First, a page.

Starting with the similarities in their histories, Lawrence Jacobs, professor of political science at the Humphrey School of Public Affairs at the University of Minnesota, writing in the New York Times, analyzes two extremes and demonstrates how the Progressives in Minnesota have brought growth and security while Wisconsin's Republican majority has failed to make any improvements in the business climate and job growth.
The piece points out that these neighboring states both elected new governors in 2010 and also gave each governor's party a strong majority in his respective legislature. Since then their economic fates have diverged. Minnesota pursued a range of progressive policies, including a highly progressive tax increase to fund essential services and infrastructure, while Wisconsin followed the hard-right playbook by cutting taxes for the wealthiest and for businesses.
As professor Jacobs writes, the election of these opposing governors and legislators "began a natural experiment that compares the agendas of modern progressivism and the new right." Here's the gist of his analysis:
Which side of the experiment — the new right or modern progressivism — has been most effective in increasing jobs and improving business opportunities, not to mention living conditions?
Obviously, firm answers will require more time and more data, but the first round of evidence gives the edge to Minnesota’s model of increased services, higher costs (mostly for the affluent) and reduced payments to entrenched interests like the insurers who cover the Medicaid population.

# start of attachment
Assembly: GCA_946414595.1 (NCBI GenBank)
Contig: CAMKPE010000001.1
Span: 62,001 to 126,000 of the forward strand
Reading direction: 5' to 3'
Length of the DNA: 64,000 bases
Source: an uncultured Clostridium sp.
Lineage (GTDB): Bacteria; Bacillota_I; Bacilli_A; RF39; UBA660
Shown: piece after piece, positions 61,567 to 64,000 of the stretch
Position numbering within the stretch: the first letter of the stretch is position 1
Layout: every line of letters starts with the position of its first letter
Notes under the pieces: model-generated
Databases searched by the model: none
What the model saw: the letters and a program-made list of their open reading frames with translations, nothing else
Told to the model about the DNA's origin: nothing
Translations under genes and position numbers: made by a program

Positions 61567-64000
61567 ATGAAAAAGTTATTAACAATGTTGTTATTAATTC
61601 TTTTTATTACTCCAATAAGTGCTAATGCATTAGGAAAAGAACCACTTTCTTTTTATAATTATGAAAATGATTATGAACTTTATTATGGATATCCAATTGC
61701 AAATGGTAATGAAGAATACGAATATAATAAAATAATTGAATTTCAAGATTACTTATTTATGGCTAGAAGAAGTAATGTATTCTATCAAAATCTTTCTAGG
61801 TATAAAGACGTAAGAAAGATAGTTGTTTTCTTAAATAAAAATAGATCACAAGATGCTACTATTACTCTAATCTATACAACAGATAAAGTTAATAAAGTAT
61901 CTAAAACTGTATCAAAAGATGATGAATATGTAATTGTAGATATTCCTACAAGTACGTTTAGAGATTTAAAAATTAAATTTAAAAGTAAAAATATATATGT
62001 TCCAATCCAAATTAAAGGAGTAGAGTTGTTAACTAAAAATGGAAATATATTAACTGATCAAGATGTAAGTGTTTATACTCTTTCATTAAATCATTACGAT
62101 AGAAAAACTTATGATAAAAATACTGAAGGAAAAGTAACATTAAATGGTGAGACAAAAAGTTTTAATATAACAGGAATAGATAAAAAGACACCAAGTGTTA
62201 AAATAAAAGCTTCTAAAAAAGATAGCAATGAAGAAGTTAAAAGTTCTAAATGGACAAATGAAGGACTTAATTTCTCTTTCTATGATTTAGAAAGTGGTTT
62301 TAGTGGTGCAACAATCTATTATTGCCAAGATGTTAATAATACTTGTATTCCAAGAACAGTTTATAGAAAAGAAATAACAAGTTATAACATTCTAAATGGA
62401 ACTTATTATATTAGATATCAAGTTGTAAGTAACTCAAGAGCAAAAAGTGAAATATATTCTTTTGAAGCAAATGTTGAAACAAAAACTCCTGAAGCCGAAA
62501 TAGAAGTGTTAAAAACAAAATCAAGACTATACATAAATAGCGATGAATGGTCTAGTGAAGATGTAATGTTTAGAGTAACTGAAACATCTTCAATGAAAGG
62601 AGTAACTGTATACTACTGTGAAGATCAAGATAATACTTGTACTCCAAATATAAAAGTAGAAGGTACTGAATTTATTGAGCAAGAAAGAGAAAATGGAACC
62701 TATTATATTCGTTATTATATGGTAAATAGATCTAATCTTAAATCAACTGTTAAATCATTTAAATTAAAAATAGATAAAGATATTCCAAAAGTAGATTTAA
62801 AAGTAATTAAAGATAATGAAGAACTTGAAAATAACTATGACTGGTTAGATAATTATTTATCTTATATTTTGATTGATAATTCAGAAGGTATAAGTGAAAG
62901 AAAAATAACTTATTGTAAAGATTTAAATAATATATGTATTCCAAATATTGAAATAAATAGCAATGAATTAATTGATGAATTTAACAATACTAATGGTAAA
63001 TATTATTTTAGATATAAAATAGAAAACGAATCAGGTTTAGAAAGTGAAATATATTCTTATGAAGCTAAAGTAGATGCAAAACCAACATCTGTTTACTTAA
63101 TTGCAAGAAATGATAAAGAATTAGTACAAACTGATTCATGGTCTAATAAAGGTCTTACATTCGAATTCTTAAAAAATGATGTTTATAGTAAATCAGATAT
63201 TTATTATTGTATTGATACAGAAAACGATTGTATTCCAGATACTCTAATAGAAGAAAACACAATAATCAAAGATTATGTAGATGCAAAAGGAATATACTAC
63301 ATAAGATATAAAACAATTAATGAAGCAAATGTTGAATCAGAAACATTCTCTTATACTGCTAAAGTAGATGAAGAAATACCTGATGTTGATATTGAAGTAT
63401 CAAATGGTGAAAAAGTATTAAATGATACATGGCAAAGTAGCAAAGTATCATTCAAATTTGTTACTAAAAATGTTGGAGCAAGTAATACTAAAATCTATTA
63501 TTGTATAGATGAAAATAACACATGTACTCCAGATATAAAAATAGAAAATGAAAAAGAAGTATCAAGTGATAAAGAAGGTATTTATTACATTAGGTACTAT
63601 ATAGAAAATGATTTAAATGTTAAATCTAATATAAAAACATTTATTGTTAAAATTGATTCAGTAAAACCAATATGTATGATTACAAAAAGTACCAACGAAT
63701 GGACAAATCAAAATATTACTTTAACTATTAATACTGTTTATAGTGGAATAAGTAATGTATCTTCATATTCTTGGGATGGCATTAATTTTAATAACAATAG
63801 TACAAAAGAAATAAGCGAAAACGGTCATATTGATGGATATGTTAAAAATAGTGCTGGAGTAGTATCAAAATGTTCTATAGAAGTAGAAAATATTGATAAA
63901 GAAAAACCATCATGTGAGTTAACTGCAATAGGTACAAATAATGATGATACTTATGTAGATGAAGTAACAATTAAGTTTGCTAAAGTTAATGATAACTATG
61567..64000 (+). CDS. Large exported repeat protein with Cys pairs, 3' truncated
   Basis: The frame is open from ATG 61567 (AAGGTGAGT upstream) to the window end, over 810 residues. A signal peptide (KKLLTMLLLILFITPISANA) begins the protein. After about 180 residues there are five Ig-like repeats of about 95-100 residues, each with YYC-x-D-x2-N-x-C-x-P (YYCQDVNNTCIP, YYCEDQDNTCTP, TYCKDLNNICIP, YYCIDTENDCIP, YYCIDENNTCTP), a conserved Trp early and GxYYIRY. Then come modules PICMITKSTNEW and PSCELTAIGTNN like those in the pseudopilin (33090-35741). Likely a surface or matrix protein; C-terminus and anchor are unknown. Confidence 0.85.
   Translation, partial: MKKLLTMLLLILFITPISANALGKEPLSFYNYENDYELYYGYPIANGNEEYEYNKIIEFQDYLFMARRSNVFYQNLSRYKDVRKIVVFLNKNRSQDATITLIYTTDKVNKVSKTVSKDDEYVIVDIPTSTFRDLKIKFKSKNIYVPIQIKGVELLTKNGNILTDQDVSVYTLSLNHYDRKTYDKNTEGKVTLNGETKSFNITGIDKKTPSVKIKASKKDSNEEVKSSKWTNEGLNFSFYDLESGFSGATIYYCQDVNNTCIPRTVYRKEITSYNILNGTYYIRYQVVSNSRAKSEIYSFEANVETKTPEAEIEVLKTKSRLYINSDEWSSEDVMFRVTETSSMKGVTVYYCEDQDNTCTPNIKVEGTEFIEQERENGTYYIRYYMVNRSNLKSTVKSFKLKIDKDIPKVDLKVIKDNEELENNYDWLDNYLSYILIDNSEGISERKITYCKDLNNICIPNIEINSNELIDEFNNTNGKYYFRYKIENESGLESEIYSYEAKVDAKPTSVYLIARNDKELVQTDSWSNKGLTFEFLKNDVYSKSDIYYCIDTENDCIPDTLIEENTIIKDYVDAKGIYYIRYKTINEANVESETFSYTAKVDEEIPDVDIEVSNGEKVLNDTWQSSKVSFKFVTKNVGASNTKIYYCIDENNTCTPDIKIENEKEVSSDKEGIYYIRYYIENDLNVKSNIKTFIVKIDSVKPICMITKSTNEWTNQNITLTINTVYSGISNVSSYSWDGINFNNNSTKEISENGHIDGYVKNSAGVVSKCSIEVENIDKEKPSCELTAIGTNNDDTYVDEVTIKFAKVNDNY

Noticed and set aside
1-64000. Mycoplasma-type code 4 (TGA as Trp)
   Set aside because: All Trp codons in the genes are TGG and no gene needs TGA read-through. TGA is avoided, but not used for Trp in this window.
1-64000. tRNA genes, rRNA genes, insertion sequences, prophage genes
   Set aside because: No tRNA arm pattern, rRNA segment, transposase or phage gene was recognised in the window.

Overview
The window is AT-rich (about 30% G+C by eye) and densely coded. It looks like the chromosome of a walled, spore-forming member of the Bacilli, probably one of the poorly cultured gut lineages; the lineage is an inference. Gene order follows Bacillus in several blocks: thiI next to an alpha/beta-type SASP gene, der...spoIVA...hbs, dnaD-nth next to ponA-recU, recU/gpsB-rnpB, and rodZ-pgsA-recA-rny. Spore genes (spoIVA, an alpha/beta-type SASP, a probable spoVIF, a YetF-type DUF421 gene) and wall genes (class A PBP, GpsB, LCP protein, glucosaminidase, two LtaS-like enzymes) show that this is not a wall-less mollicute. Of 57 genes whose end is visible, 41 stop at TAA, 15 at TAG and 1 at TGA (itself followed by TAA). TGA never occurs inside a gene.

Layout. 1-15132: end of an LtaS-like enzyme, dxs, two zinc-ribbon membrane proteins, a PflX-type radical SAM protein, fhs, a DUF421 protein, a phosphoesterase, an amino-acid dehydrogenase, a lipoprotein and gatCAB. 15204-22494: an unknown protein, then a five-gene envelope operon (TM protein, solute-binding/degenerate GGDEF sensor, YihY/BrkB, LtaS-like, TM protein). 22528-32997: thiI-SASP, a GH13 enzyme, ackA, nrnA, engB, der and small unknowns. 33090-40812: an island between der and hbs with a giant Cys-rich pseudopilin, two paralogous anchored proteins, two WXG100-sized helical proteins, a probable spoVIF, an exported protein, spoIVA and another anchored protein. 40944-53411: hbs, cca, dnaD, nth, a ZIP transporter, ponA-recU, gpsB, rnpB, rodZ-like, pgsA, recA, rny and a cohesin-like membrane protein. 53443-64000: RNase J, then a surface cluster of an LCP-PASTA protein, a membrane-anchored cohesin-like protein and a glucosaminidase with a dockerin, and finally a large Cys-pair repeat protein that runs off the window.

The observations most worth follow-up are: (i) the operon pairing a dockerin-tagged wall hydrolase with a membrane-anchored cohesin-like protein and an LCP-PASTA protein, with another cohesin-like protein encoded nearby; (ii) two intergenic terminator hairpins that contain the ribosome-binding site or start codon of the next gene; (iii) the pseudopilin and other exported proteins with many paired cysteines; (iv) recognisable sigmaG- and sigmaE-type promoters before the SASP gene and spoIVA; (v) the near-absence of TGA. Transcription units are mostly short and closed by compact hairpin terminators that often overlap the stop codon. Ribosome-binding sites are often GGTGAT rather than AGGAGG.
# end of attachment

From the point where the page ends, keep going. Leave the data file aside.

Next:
Three years into Mr. Walker’s term, Wisconsin lags behind Minnesota in job creation and economic growth. As a candidate, Mr. Walker promised to produce 250,000 private-sector jobs in his first term, but a year before the next election that number is less than 90,000.
As it happens, this tale is repeated with another set of comparisons: between California and Wisconsin. And the results are similar. Professor Chinn, Professor of Public Affairs and Economics at the University of Wisconsin, Madison, posted a piece on the Econbrowser blog in September in which he "compared economic outcomes in two states that implemented contrasting fiscal policies: California, which surged ahead while raising taxes and cutting spending, and Wisconsin, which lagged far behind as it slashed spending on education, and cut taxes. Latest estimates of current economic activity, and forecasted economic activity six months out, indicate continued lagging performance for Wisconsin."
No matter how you slice it, progressive economic policies promote growth; regressive ones don't.